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Maracaibo Resurgent – Zulia FC’s Terrible Start To 2022 And Midseason Redemption

Maracaibo Resurgent – Zulia FC’s Terrible Start To 2022 And Midseason Redemption

By Dominic José Bisogno.

Hailing from the traditionally independently-minded state of Zulia, whose capital of Maracaibo even has its own style of Spanish named after it, Zulia Fútbol Club fits well into the provincial portions of Liga FutVe, away from the national capital of Caracas and other successful sides like Deportivo Táchira.

Despite, or perhaps because of, its location, the club has earned its stripes in Venezuelan football, in part through silverware, winning the Copa Venezuela in 2016 and 2018, but also through players.

Jefferson Savarino, formerly of Atlético Mineiro and now back at Real Salt Lake, and José “el Brujo” Martínez of the Philadelphia Union both played for the club in the mid to late 2010s. Even Venezuelan legend Juan Arango, known for stints at Mallorca and Borussia Mönchengladbach, played at Zulia FC as his final professional club.

In recent seasons, however, the club has slipped away from the peaks of Venezuelan football and now finds itself working to recover from a dangerous dip in form. A dip that threatened them with relegation.

The club reached one of its highest ever points in 2019, first by finishing 7th and 14th in the Apertura and Clausura stages of the season, a fair showing, but most of all on the international stage. Zulia would beat Nacional Potosí, Palestino, and Sporting Cristal in the Copa Sudamericana, starting from the first stage of qualifiers, to reach the quarterfinals, the furthest a Venezuelan club has gone in the competition.

They would lose that quarterfinal 4-1 to Argentina’s Colón across two legs, but the journey would provide wonderful memories for the club’s supporters while launching several careers. One of those careers is that of the Philadelphia Union’s José Martínez, now a capped Venezuelan international, who was playing for Zulia in 2019.

Jose MArtinez Philadelphia Union

REUNION, FLORIDA – AUGUST 05: Jose Andres Martinez #8 of Philadelphia Union handles the ball in the first half against the Portland Timbers during the MLS Is Back Tournament semifinals at ESPN Wide World of Sports Complex on August 05, 2020, in Reunion, Florida. (Photo by Sam Greenwood/Getty Images)

In a 2020 interview for FutVe English and WFi shortly after joining the Union, Martínez talked about how his time at Zulia, the second club based in Maracaibo he played for in his career, impacted him professionally and personally.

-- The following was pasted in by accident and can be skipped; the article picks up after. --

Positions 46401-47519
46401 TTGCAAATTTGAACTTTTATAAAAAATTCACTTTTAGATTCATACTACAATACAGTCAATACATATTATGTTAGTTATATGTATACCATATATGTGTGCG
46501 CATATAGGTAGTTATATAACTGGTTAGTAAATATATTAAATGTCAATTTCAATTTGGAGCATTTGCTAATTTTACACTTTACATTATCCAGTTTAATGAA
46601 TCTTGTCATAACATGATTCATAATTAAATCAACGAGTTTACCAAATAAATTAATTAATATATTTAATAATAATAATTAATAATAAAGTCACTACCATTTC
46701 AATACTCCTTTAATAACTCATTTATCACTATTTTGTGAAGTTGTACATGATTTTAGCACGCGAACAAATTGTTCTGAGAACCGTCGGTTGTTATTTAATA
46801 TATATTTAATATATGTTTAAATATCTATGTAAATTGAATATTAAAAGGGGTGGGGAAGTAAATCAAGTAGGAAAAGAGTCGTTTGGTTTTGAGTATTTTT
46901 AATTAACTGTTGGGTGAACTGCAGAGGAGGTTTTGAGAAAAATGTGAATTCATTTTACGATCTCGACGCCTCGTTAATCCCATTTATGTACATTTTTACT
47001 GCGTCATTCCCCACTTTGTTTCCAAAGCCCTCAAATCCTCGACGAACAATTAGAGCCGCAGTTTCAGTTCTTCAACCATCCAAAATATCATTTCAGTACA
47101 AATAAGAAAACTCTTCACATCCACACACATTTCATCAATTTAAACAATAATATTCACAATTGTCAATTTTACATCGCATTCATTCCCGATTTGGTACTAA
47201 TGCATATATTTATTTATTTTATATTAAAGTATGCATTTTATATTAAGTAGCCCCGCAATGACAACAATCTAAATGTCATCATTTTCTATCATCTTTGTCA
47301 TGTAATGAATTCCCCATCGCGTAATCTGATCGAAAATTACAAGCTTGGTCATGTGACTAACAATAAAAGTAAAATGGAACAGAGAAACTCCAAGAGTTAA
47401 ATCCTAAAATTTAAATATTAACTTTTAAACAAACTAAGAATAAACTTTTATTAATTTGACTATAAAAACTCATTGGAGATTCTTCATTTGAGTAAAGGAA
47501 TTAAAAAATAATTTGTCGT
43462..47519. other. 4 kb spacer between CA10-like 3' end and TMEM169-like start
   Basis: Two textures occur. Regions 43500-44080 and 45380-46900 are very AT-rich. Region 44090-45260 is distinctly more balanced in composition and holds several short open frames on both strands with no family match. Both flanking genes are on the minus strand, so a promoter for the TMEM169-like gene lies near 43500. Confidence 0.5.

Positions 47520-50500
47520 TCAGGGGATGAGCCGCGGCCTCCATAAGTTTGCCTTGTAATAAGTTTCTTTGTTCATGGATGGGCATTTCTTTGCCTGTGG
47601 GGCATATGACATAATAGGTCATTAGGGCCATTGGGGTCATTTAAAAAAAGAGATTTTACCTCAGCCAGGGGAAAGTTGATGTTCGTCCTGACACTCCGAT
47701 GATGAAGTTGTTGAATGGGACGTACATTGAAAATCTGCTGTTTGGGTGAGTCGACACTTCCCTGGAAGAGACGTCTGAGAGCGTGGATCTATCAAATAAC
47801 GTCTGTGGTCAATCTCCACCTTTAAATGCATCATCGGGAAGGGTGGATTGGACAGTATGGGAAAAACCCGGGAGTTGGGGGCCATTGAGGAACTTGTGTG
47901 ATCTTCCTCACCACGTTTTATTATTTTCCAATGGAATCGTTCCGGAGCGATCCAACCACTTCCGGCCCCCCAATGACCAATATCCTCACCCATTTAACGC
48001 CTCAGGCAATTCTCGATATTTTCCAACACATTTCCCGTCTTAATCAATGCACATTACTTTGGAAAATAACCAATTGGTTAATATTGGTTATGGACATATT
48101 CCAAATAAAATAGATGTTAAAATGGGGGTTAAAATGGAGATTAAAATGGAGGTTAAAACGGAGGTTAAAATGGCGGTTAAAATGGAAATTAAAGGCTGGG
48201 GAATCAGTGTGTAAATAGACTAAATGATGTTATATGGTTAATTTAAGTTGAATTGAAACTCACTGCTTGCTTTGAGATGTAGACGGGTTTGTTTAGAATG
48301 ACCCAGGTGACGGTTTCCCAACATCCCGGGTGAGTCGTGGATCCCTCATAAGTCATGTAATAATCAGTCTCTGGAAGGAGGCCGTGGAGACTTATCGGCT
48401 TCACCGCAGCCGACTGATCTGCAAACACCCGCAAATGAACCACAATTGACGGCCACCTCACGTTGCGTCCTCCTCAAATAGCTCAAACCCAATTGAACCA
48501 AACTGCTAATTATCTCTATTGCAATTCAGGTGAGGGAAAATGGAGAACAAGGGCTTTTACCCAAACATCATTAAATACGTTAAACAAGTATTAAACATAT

“For me, Maracaibo is very important, not only because I played there, but because I was born there and because of what I was able to achieve in a short time,” Martínez explained.

“I was able to develop my football. I was able to make myself known and I was able to play in the Copa Sudamericana and reached the quarter-finals, which no Venezuelan team has done before.”

2020 saw several players, including Martínez, leave before Zulia eventually took the offer from the league which allowed clubs to skip the season without the threat of relegation due to the pandemic.

Zulia returned to play in 2021, though they didn’t play in the traditional home of football in Maracaibo, Estadio José Pachencho Romero, and instead played in the smaller Sede Deportiva Lino Alonso. The latter’s lack of room for fans proved without impact in 2021, however, as the regular season was played without fans.

Zulia earned 31 points from 24 games that season, missing out on the playoffs by five points. They were largely pushed forward by Yanowsky Reyes, an unexpected hero for the side who scored nine goals in 17 matches, each in a different match. Reyes left the following offseason.

And so one arrives in 2022. incumbent manager Henry Meléndez led Zulia to a terrible 0-3-5 (WDL) start. The drama started on match day one, when Zulia lost 1-0 to Deportivo Lara, who won via an 88th-minute free-kick. The goal was scored against an outfield player between the posts, as both keepers had been shown red cards during the match. The pain continued, with Zulia scoring in just three of Meléndez’s eight matches in 2022, conceding 13 goals along the way.

While fans were allowed back into Liga FutVe games this season, Zulia were forced to continue to play at Sede Deportiva Lino Alonso due to a serious case of miscare at the Estadio José Pachencho Romero, as reported on by Venezuelan sports journalist Fernando Prieto. Lino Alonso’s lack of stands meant that those fans that did attend matches were forced to gather and watch exclusively at one end of the pitch, outside one of its walls.

It should be noted that a project, helped in large part by second division club Deportivo Rayo Zuliano, has been underway to restore Estadio José Pachencho Romero.

Without a win in eight matches, bottom of the table, and with even their fans facing barriers to the usual match-day experience while the players played on a pitch that has faced considerable criticism, Zulia looked like 2022’s tragic story.

Meléndez was sacked on April 15 and replaced by Francisco Perlo, who had recently been let go by fellow Liga FutVe side Academia Puerto Cabello. Perlo had returned to his native Venezuela that same season after managing CAI in Panama, where he won two Clausura titles.

Zulia won six of their first eight matches under Perlo, drawing once and losing twice. Within a month under the new manager’s guidance, Zulia looked considerably safe from relegation. It was the sort of turnaround Liga FutVe’s annual strugglers rarely see, in a league where often a bad start means a bad middle and a bad end.